How to Hype Your Tiny Social Network in the New York TimesS

Foursquare has a piddlingly small user base. Which is precisely why it's is going to rule the world, say people quoted in today's New York Times story on the mobile-phone social network. This should sound familiar.

Two years ago, the Times was quoting the same sort of fabulous young people saying that a different teeny-tiny social network, Harvey Weinstein's A Small World, was going to be the cool new thing. But traffic quickly flatlined, and Weinstein earlier this month finally relinquished his stake in the disappointing property.

Foursquare, admittedly, seems slightly more interesting: It has an innovative, GPS-based "check-in" technology that allows you to register your location; and like Twitter in its early days it has caught on among the hipster dot-com digerati. But its 60,000 users are nothing to brag about, and there are some interesting parallels between how it and A Small World were packaged in the Times:

Picture of worldly young women? Check.

How to Hype Your Tiny Social Network in the New York TimesS

  • Foursqaure: "Emily Woolf, far right, uses, Foursquare.... to find her friends when she wants to meet."
  • A Small World: "Laura Rubin, a brand consultant and fashion publicist.... combed [the site] for guests to attend a fashion party in the glass-enclosed penthouse of Hotel on Rivington on the Lower East Side."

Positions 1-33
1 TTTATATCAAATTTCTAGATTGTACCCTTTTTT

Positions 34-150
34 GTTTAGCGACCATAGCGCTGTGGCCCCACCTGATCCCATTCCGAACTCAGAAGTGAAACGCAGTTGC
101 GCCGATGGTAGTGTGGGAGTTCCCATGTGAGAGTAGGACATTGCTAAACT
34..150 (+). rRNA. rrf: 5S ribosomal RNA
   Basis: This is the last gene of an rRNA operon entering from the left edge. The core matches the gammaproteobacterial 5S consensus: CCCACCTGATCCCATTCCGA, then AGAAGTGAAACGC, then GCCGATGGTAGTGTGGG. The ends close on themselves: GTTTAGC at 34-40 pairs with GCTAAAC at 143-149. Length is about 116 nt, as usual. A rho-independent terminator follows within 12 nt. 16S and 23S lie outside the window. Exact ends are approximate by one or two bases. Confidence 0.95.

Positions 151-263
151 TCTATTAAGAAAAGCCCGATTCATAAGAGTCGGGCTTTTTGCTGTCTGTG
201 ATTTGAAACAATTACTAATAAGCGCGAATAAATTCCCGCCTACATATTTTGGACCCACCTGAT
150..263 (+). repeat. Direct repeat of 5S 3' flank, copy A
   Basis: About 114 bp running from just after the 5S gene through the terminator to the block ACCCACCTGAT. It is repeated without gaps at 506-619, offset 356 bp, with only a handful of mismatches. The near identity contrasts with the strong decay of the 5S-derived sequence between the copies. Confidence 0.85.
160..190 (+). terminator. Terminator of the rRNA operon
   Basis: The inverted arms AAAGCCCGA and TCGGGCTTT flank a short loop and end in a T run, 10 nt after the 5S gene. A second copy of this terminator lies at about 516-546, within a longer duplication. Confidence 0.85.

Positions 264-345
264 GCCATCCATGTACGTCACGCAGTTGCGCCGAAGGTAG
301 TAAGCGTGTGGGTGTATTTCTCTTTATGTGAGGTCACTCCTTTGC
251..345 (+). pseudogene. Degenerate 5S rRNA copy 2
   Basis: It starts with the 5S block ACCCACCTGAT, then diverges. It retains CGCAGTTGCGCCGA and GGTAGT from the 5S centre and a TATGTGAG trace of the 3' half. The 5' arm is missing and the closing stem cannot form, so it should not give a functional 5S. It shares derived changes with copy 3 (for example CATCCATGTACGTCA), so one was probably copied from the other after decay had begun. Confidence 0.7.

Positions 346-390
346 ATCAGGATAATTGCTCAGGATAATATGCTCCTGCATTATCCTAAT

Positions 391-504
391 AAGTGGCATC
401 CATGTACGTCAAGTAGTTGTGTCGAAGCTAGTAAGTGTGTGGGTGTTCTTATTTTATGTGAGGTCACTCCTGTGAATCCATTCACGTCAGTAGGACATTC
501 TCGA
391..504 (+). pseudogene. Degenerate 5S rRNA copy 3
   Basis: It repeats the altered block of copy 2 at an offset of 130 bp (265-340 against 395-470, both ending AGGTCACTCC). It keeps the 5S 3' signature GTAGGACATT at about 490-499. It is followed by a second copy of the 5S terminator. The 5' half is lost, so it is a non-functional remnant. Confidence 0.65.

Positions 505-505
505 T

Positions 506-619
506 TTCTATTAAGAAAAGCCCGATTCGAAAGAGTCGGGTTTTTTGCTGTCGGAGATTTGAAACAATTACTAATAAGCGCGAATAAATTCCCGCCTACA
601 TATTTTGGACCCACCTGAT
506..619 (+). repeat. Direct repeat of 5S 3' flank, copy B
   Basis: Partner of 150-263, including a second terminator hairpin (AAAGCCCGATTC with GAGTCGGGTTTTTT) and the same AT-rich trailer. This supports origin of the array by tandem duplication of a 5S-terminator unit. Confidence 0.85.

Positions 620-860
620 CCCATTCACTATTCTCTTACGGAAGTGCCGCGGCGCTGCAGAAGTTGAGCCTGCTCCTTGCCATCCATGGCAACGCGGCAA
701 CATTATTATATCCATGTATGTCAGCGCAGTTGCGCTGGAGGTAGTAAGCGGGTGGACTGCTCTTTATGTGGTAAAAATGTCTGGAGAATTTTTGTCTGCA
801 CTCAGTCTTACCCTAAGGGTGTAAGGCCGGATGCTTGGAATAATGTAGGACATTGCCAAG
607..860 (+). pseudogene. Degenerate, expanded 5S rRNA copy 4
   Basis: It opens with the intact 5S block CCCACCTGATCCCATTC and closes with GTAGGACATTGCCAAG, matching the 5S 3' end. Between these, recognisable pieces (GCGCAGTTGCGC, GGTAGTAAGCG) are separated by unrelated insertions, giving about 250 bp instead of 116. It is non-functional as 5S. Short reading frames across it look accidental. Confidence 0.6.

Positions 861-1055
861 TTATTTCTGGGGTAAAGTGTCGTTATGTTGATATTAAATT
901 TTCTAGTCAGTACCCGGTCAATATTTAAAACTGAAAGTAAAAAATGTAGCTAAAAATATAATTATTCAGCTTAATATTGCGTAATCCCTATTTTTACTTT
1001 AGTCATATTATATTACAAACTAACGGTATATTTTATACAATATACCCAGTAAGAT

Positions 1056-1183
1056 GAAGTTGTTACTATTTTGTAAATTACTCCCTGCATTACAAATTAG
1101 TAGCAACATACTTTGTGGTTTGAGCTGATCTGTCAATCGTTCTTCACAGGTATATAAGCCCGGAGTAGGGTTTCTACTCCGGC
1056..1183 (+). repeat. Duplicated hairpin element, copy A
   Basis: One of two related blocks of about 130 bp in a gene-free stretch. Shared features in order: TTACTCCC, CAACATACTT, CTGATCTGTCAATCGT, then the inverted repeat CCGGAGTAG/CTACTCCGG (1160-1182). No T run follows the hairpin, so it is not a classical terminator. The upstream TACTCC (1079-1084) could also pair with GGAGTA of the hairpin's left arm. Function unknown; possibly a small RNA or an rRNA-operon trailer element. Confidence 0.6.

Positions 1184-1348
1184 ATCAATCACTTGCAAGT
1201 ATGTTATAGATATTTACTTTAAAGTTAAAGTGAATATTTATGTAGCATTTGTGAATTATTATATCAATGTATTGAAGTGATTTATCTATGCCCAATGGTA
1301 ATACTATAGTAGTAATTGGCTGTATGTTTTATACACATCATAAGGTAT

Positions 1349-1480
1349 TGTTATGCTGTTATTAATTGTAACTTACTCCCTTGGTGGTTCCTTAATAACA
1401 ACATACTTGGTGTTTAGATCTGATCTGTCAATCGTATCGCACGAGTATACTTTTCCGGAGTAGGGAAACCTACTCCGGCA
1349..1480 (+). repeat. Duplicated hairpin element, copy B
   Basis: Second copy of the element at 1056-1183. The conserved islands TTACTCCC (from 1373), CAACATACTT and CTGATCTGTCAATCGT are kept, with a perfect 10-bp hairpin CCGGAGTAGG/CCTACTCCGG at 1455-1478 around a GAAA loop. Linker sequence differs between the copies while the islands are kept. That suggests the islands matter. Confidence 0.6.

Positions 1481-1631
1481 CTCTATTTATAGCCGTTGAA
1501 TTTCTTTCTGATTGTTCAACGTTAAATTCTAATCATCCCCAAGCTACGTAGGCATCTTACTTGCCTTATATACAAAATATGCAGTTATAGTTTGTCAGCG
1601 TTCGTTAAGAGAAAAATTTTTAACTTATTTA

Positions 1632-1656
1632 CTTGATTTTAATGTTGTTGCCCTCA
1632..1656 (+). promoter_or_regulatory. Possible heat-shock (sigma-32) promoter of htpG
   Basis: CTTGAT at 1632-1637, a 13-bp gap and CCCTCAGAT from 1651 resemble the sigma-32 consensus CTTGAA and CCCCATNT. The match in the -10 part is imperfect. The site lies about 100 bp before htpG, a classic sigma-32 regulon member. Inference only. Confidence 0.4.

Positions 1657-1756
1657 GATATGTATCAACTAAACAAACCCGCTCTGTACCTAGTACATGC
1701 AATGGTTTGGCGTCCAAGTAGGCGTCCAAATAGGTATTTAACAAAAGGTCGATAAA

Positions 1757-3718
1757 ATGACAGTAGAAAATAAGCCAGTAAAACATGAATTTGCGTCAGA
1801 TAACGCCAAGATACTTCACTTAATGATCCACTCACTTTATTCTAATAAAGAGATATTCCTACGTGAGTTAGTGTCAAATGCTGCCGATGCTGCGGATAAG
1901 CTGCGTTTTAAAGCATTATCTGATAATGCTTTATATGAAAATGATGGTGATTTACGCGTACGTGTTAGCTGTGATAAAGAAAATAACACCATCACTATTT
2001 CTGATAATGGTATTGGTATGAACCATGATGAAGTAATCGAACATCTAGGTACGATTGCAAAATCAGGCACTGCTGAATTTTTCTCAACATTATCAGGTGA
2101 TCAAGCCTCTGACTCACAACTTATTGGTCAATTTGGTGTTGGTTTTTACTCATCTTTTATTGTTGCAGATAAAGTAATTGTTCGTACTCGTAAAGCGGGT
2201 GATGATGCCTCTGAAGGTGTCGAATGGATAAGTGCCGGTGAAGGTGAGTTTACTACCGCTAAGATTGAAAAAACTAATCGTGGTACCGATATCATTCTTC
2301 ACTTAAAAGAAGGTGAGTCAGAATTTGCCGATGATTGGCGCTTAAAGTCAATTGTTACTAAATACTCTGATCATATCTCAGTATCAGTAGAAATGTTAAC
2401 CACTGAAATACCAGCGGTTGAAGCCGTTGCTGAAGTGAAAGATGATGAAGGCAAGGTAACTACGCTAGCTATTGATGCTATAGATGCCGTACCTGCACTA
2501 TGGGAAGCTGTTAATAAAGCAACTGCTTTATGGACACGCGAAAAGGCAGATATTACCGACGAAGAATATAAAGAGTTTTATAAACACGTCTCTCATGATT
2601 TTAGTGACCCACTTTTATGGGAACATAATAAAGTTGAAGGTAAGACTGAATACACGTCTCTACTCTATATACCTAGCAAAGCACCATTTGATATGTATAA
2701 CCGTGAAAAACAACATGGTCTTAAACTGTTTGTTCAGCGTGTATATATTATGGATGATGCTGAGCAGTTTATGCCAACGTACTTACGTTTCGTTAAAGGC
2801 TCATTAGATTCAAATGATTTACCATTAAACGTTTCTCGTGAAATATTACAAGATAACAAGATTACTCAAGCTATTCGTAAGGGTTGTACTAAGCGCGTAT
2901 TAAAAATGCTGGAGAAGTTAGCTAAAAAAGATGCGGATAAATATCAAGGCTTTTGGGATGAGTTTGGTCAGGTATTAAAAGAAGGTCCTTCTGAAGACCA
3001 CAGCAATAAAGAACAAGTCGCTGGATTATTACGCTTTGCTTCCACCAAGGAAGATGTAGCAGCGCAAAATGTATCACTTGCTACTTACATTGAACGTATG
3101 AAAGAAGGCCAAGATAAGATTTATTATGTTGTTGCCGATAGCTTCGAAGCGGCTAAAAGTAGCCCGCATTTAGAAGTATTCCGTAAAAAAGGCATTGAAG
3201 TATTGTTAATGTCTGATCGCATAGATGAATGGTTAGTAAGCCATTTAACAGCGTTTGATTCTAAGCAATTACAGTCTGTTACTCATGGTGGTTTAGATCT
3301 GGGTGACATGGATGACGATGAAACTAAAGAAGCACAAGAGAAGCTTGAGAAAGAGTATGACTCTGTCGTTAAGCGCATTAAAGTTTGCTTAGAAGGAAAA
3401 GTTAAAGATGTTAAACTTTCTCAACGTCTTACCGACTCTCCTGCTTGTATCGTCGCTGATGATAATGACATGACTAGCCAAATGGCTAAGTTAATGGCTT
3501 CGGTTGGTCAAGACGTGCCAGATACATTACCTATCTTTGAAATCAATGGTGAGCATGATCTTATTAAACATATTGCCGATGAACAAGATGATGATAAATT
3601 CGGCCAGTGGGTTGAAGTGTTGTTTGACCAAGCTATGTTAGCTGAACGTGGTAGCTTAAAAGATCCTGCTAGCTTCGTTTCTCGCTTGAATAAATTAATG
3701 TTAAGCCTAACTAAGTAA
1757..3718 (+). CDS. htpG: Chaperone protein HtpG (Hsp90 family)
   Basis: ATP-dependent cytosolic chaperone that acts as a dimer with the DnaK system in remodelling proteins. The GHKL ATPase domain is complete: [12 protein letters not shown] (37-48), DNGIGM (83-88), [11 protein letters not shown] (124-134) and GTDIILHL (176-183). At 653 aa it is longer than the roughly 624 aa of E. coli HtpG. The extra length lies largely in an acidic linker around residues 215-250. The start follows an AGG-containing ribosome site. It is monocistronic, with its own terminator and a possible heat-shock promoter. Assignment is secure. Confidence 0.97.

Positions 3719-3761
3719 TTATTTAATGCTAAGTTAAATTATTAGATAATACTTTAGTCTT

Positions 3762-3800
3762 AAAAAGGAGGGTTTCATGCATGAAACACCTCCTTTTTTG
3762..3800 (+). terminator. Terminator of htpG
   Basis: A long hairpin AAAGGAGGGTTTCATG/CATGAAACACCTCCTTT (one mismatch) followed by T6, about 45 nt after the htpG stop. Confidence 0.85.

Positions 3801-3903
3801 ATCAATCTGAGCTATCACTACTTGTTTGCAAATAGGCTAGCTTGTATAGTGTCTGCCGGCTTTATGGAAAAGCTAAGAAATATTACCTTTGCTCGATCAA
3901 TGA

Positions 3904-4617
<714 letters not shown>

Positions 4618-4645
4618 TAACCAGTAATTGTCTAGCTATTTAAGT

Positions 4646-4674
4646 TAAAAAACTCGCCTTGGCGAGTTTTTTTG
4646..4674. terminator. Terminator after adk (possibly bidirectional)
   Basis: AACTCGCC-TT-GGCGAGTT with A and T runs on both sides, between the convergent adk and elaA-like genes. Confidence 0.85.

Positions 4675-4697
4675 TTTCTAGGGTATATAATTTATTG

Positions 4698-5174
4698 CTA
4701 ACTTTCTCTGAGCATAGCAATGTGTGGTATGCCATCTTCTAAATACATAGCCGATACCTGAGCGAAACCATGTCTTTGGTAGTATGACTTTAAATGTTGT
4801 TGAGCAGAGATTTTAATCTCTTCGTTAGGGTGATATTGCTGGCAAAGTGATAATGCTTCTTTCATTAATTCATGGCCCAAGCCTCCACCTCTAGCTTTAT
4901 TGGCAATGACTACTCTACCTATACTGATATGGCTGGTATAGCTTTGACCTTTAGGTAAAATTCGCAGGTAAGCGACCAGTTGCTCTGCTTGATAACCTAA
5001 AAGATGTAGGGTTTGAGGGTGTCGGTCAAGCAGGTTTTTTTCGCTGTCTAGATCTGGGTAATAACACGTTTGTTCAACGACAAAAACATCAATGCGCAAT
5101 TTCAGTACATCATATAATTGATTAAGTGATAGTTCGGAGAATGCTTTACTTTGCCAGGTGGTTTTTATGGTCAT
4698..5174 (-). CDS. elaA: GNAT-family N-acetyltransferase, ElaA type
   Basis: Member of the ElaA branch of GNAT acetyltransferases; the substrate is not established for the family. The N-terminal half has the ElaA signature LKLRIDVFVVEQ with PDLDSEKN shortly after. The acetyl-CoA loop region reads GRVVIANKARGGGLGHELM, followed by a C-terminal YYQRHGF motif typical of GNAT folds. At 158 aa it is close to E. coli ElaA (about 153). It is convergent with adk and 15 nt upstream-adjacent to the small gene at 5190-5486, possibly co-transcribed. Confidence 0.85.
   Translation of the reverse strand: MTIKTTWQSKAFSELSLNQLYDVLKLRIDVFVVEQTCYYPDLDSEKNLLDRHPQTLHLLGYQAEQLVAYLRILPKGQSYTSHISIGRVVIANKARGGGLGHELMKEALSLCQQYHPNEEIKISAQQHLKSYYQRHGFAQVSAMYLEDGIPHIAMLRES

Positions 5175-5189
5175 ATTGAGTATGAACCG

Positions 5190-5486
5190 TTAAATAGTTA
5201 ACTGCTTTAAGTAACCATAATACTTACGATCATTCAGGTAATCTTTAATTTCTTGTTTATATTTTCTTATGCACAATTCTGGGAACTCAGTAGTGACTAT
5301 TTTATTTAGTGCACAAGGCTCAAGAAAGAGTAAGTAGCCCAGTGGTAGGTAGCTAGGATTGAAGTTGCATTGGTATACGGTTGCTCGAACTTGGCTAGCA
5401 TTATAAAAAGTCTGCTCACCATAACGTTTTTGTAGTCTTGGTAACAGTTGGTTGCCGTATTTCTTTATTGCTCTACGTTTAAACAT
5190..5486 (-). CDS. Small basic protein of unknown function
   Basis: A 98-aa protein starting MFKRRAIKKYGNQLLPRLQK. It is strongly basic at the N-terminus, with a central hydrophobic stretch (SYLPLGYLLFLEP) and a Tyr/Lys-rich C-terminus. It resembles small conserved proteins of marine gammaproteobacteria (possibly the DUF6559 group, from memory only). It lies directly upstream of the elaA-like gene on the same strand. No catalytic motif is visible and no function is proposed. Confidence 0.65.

Trashing of other social networks as overrun? Check.
  • Foursquare: "Supersize services like Facebook and Twitter... have millions of members... [Foursquare] is not yet cluttered with celebrities, nosy mothers-in-law or annoying co-workers."
  • A Small World: "Sleeker than MySpace or Facebook, aSmallWorld.net is not the type of site where one is likely to come across videos of amateur motorcycle stunts or girls in bikinis."

Obnoxious users quoted? Check.
  • Foursquare: "At this point, I don't even bother texting or calling my friends. I just check Foursquare to see if they're nearby and go meet them." —Emily Woolf, 24. "On Twitter, there are more than 3,000 people that follow me... Foursquare is more the people that I actually want to hang out with." —Annie Heckenberger, 36.
  • A Small World: "In reply to a query from a comely young woman searching for a hairdresser in Singapore, a Procter & Gamble executive there responded with a thinly veiled proposition: 'I have two bottles of Nice n' Easy in the cupboard. I'll do it for free.'"

Is it for people of refined taste and discretion? Check.
  • Foursquare: "One factor that might help Foursquare retain its intimate feel is that most of its members... many urbanites in their 20s and 30s.... are picky about who can see the real-time footprints that they are leaving across the cities in which they live."
  • A Small World: "The site functions much like an inscrutable co-op board: its members, who pay no fee, induct newcomers on the basis of education, profession and most important, their network of personal contacts."

Foursquare: Everyone goes there, because it's not crowded.